In one of its final moves, the Obama administration hit JPMorgan Chase & Co. with a one-two punch in the form of two discrimination lawsuits: one for discriminating against black and Latino mortgage borrowers and another for discriminating against their own female employees.
According to Bloomberg, on average, black borrowers paid $1,126 more in fees while Latinos paid an average of $968 more in fees when compared to white customers.
JPMorgan spokesperson Elizabeth Seymour said, “We’ve agreed to settle these legacy allegations that relate to pricing set by independent brokers. We deny any wrongdoing and remain committed to providing equal access to credit.” They settled on the same day the lawsuit was filed.
The second lawsuit against the bank was filed by the Labor Department and claims that 93 female tech employees were paid lower wages than their non-female counterparts. JPMorgan Chase & Co. isn’t settling in this case and says that they’re looking forward to getting their evidence in front of “a neutral decision maker,” which is just another way of saying, “see you in court.”
Click here to find out more about the lawsuits filed against JPMorgan Chase & Co.
It’s no coincidence that ever since Donald Trump became the President of the United States, there has been a spike in hate crimes — both physical and verbal — and the numbers only continue to rise. It seems that every day, we keep uncovering stories of discrimination and racism toward communities of color. More specifically and more recently, Latinx communities have been at the center of these hate crimes.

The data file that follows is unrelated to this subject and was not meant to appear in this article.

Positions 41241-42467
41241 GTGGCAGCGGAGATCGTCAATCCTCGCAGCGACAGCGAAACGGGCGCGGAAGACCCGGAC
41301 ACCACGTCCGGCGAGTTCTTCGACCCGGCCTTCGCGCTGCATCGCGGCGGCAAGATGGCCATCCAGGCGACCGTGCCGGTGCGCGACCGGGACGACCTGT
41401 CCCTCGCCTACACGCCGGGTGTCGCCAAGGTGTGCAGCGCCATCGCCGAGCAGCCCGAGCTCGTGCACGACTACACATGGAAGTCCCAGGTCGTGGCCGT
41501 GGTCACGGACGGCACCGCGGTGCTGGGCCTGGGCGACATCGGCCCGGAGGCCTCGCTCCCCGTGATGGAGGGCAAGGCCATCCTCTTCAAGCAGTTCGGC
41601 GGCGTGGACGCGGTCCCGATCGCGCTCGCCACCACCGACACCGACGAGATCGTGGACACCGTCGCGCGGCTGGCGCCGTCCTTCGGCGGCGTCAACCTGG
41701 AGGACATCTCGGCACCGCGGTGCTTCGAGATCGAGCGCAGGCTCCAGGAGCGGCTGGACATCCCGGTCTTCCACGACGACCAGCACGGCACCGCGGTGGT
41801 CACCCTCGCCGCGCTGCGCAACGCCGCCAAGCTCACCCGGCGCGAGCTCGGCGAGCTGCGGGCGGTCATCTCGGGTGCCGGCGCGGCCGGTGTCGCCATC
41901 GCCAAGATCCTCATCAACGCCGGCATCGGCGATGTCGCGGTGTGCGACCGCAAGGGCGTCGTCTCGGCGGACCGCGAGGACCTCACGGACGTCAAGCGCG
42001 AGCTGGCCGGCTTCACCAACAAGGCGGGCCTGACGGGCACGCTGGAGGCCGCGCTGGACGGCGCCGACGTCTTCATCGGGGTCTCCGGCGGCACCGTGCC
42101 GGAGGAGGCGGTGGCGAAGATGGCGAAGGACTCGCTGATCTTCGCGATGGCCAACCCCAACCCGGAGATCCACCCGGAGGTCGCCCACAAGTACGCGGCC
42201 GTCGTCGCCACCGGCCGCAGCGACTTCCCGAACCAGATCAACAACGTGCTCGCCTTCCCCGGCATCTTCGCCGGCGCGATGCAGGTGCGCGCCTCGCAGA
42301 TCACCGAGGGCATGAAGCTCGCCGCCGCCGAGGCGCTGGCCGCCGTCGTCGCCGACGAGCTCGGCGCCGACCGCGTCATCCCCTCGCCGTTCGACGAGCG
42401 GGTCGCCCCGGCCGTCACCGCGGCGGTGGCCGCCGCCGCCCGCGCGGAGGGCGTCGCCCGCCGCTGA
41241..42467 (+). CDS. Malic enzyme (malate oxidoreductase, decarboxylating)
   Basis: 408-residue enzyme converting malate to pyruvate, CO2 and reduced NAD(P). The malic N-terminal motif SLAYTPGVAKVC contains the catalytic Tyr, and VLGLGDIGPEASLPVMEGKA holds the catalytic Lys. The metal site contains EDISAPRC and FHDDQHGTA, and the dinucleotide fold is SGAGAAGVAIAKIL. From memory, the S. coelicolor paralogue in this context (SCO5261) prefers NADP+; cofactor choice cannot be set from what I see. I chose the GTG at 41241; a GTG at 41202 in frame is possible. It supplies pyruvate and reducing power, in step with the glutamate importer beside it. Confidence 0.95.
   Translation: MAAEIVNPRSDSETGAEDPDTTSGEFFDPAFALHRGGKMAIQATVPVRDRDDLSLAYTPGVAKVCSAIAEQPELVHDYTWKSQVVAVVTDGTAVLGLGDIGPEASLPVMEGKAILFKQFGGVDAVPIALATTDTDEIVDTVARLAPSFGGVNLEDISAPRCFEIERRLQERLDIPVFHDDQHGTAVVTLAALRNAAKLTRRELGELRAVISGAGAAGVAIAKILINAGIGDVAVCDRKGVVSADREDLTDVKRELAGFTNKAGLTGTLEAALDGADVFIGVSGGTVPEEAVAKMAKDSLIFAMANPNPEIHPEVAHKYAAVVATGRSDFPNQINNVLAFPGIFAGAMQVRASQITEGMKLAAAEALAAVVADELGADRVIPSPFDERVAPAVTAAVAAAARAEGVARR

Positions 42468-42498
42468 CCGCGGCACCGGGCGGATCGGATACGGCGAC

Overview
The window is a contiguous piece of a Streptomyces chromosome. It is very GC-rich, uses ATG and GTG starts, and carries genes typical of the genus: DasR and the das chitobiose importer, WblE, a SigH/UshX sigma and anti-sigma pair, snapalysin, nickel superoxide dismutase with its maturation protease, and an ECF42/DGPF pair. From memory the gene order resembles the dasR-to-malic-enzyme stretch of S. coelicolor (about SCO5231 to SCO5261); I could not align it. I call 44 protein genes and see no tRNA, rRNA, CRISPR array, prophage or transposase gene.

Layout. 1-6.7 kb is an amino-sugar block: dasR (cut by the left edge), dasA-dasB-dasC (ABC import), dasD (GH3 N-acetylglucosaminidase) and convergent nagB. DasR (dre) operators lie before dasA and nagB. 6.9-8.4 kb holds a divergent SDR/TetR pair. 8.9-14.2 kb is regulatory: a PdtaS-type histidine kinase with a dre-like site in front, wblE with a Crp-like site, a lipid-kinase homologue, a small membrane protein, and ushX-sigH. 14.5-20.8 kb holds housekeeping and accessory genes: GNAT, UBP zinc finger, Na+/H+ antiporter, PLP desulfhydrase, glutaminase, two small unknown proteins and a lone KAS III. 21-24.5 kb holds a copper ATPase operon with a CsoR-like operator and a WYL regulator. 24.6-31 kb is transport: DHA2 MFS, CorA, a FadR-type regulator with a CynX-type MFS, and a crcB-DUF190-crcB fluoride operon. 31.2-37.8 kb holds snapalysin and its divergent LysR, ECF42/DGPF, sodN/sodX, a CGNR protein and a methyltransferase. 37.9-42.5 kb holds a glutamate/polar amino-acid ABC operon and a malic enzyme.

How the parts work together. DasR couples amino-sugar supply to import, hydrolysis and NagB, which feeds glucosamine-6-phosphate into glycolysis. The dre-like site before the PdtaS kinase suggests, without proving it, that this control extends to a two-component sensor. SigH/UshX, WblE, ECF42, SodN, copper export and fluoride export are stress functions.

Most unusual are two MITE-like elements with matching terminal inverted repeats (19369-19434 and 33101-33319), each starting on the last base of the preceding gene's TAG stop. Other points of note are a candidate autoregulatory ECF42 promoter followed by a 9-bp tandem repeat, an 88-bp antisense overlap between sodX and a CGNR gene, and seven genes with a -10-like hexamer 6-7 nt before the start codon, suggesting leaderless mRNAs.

From viral videos of white people telling folks to “stop speaking Spanish” or telling folks “you don’t belong here,” to mass shootings — it seems as though our community cannot catch a break.
In late August, it was reported that the parents of a 14-year-old Latinx student at Lancaster ISD’s Obama 9th Grade Center in Texas were furious after they found out a teacher had threatened their son with deportation.
According to the mother of the teen, this all happened over a dress code violation. The teen didn’t wear a belt to school and the school dress code states that belts are “required.” The mother also tells CBS 11 that the teacher was trying to teach her son a lesson for responding, “yeah,” instead of “yes sir.”
The teacher then went as far as telling the student that “even though you are a citizen, Trump is working on a law where he can deport you, too, because of your mom’s status.” After telling the student this, the teacher showed her son a coin with the word, “ICE.”
This incident in Lancaster, Texas is only one more case of discrimination and racism against Latinos that we’ve seen in the news lately.
According to a report by the Associated Press published after the mass shooting in El Paso, extremism experts believe that President Donald Trump’s use of language like “invasion of illegals” — words that were also echoed in the manifesto by the El Paso shooting gunman, is no accident. “They say historical data suggests a link between heated rhetoric from top political leaders and ensuing reports of hate crimes, only adding to the fears of those who could be targeted,” writes Michael Kunzelman and Astrid Galvan of AP.